Paige Goodwin's work has been read by University of California Riverside's Playworks and New Play Festival, and the Weekday Players at the University of Maryland. She has been workshopped by The Bechdel Group ("Not the Myth") and will be in an upcoming workshop with the Mid-America Theater Conference in March 2023 ("Jack was a Good Boy"). Her dramaturgical work has appeared in the New Play Festival at UC Riverside, the Charm City Fringe Festival, and the Young Playwright's Theater's New Play Festival. She is a lecturer in English and Playwriting at UC Riverside.

Wicked Bitter Beast(s)

By Kira Rockwell

A latter-day morality play about (un)forgiveness that reverberates through time, space, and realms. Estranged from her pastoral family, Zoey is a prodigal daughter on the run from her evangelical past and the hellmouth she fights to find her way through. An unruly parable that beckons you to face the wicked bitter beast(s) in your own life, especially the one looking back in the mirror.


Kira Rockwell is a neurodiverse playwright originally from the heart of Texas, now based in Atlanta, Georgia. Her plays include OH TO BE PURE AGAIN (upcoming world premiere: Actor’s Express; developed with Great Plains Theatre Commons, National New Play Network MFA Playwright’s Workshop); THE TRAGIC ECSTASY OF GIRLHOOD (workshop premiere: Boston Playwrights’ Theatre, Boston Globe Critic’s Pick, Elliot Norton Nominee); NOMAD AMERICANA (Fresh Ink Theatre); and WITH MY EYES SHUT (Now available through Original Works Publishing). Her work has also been developed with The Kennedy Center, Last Frontier Theatre Conference, and Third Culture Theatre in partnership with HBO and Arts for Incarcerated Youth Network, among others. Rockwell is currently under commission with Ensemble Studio Theatre, and previously with Moonbox Productions. 

2023 Semifinalists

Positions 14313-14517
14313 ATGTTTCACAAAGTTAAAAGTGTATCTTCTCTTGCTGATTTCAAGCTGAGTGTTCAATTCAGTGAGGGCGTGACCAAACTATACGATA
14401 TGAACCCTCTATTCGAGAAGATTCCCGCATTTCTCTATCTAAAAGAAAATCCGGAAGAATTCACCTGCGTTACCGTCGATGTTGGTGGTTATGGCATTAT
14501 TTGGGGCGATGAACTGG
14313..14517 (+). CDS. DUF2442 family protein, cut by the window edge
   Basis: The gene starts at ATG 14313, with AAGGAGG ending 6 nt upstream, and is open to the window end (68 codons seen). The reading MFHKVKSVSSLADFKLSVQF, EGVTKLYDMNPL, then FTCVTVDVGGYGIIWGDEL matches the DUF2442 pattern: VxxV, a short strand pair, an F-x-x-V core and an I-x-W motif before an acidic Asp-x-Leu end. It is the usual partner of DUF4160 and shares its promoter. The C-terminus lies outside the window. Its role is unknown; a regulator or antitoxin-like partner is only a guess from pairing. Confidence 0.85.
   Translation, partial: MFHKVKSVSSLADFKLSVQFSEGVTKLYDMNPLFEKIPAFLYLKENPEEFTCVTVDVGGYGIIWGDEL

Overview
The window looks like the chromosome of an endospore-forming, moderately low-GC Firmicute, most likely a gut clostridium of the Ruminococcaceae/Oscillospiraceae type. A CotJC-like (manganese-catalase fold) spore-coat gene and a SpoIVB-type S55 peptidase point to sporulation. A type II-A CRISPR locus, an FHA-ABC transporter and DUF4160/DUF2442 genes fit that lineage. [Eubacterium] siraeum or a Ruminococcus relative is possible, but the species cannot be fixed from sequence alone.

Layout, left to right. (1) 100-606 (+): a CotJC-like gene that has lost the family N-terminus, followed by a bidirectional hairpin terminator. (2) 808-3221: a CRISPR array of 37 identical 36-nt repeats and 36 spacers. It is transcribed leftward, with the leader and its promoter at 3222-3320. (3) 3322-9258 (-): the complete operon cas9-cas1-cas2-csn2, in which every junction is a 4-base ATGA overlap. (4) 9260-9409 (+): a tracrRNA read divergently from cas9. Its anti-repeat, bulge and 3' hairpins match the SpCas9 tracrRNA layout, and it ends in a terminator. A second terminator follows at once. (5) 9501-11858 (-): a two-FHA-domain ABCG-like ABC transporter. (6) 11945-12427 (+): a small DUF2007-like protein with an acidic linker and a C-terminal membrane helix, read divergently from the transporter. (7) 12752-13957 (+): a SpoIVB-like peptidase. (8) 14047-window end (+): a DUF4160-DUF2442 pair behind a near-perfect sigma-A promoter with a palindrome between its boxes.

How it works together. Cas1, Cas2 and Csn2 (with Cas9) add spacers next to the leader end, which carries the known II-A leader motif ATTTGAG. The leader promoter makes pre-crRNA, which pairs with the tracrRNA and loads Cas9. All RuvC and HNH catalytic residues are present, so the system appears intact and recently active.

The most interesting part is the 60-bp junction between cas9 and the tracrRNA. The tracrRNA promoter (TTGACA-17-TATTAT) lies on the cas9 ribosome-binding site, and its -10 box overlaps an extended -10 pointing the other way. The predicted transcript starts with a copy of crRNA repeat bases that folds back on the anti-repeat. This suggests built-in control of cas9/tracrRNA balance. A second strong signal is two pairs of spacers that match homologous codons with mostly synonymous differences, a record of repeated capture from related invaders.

The top 8 plays out of hundreds of submissions


By Brendan Healy

An unemployed Toby, lacking both prospects and confidence, has moved in with his sister Kayla. Always a slightly strained relationship, Kayla’s patience is wearing thin as she watches Toby’s growing obsession with a reality TV cooking show called Champion Chef. Toby has staked all his hopes on the idea of winning Champion Chef. The tension in Kayla’s townhouse intensifies when their mother, Evelyn, loses her condo in foreclosure and moves in with Kayla as well. In need of her own escapism, Kayla begins a secret affair with her ex-husband Kevin. 


Brendan Healy is a four-time finalist and one-time recipient of the Heideman Award from Actors Theatre of Louisville. His play Picnic (pik'nik'): v.i. was published by Playscripts, Inc., and Rain City Projects included his play The Secret Recordings of Lenin to His Lost Love Mary Anne of Topeka, KS in one of their anthologies. He received his MFA in writing in 2006 and was a member of Seattle Repertory Theatre’s a writer-in-residence program from 2013 – 2015. His play Suffering, Inc. was declared one of the seven top plays of the decade by The Seattle Times. Some of his other full-length plays include Relatively We, Hotdish, City of Presidents, Mangrove Park, Not/Our Town, and two children's plays. 


National Bohemians

By Luke Sorge

With a hurricane bearing down, two estranged brothers return to their hometown to find that their oldest brother, John, has taken their mother out of her care facility and is planning to “put an end to her suffering.” When John’s daughter arrives unexpectedly, more secrets emerge. Legal ramifications, financial implications, and family history are all uncovered -- as is John’s true motive: he’s dying, too. Or is that just what he wants his family to believe?


Luke Sorge is a Denver-based playwright, actor, and librarian. His play, Zen & the Art of Profit, was recently produced by Miners Alley Playhouse as their first play back after Covid lockdown. National Bohemians was the full-length winner of The Chameleon Theatre Circle’s 20th annual new works contest, and Butterfly Effect Theatre of Colorado (BETC) presented workshop readings of three of his plays: Taco Town, Purgastory, and Historic Doubts. Benchmark Theatre also included his short play, Rations, as part of their Fever Dream Festival.